IE 11 is not supported. For an optimal experience visit our site on another browser.

Mislabeling leads to recall of popular blood pressure medicine

Accord Healthcare recalled its hydrochlorothiazide after a lot of the product was found to actually contain a heart failure drug, the FDA said.

A pharmaceutical company has issued a voluntary nationwide recall of a popular blood pressure medication, hydrochlorothiazide, after a lot of the company's product was found to be mislabeled, the Food and Drug Administration said this week.

The labels of the Accord Healthcare bottles say they contain 100 12.5-milligram tablets of hydrochlorothiazide, but they actually contain 100 25-milligram tablets of spironolactone, a drug used to treat heart, liver and kidney failure, the FDA said in a statement issued Monday.

Hydrochlorothiazide Tablets
Accord Healthcare's hydrochlorothiazide tablets.Accord Healthcare

Accord does not believe that other lots of hydrochlorothiazide are involved in the mix-up, the FDA said, adding that Accord learned of the error after a pharmacy alerted the company. The recall does not affect hydrochlorothiazide sold by other drug companies.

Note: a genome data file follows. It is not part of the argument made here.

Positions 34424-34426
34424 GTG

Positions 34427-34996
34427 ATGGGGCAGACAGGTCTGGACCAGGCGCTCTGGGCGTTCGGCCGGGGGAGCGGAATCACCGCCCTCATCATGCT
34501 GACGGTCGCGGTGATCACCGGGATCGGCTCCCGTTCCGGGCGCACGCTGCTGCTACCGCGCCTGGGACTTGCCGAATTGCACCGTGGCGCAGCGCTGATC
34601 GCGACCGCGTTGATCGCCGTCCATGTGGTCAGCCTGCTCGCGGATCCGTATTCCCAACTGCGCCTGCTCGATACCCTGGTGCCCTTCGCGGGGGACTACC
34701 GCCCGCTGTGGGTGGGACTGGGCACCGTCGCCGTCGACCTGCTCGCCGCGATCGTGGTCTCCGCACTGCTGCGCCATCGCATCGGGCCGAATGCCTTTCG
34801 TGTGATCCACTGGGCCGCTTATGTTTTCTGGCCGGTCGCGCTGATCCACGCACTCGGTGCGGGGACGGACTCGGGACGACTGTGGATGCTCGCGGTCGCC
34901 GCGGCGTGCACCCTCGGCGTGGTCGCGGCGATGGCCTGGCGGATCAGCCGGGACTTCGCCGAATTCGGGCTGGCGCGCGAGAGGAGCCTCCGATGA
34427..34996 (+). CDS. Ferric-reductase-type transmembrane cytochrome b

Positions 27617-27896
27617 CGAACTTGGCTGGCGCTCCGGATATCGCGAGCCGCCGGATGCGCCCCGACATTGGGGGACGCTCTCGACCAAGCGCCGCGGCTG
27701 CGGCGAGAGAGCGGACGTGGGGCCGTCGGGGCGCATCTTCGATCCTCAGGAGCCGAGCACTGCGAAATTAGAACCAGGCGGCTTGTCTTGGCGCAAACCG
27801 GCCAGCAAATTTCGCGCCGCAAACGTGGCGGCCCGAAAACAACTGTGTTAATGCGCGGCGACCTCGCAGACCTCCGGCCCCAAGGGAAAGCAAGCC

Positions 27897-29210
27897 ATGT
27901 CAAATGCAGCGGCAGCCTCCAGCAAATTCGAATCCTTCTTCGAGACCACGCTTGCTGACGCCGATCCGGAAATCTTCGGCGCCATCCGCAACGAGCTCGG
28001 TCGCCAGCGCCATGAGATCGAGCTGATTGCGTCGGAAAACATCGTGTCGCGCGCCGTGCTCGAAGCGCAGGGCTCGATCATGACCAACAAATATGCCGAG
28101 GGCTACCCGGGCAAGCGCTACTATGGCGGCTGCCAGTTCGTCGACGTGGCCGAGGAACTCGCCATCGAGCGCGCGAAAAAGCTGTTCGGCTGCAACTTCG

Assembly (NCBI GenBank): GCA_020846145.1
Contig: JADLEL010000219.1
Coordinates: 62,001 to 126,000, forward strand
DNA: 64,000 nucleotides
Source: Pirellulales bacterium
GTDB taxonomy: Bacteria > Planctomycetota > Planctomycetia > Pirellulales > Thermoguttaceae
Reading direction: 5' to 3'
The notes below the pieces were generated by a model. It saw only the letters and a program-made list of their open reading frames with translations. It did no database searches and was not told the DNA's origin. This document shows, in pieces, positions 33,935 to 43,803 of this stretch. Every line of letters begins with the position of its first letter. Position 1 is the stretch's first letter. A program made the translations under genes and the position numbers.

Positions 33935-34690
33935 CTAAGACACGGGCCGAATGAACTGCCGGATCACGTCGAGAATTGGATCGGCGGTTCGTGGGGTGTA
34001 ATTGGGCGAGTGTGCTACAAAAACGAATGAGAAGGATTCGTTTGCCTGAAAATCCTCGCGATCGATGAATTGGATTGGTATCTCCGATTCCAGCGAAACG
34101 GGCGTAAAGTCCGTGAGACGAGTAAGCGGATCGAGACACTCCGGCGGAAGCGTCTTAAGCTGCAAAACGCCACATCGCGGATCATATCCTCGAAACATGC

Spironolactone is commonly used to treat fluid retention, or edema, in patients with heart, liver and kidney failure. The drug is also frequently used to help control high blood pressure and increase potassium in the blood. Common side effects are mild nausea, vomiting, diarrhea, dizziness, leg cramps, headache, and difficulty having an erection.

The FDA said spironolactone could increase potassium levels in some patients, potentially leading to life-threatening situations. Taken in large doses, spironolactone, sold under the brand names Aldactone and CaroSpir, can cause arrhythmia. Patients who experience racing heart or chest pain are encouraged to see their doctors immediately.

No injuries have been reported, the FDA said.

Hydrochlorothiazide 12.5-milligram tablets are light orange to peach-colored, round and printed with an H on one side and a 1 on the other.

Patients whose pills do not match that description should return them to the pharmacy or doctor who issued them, the FDA said.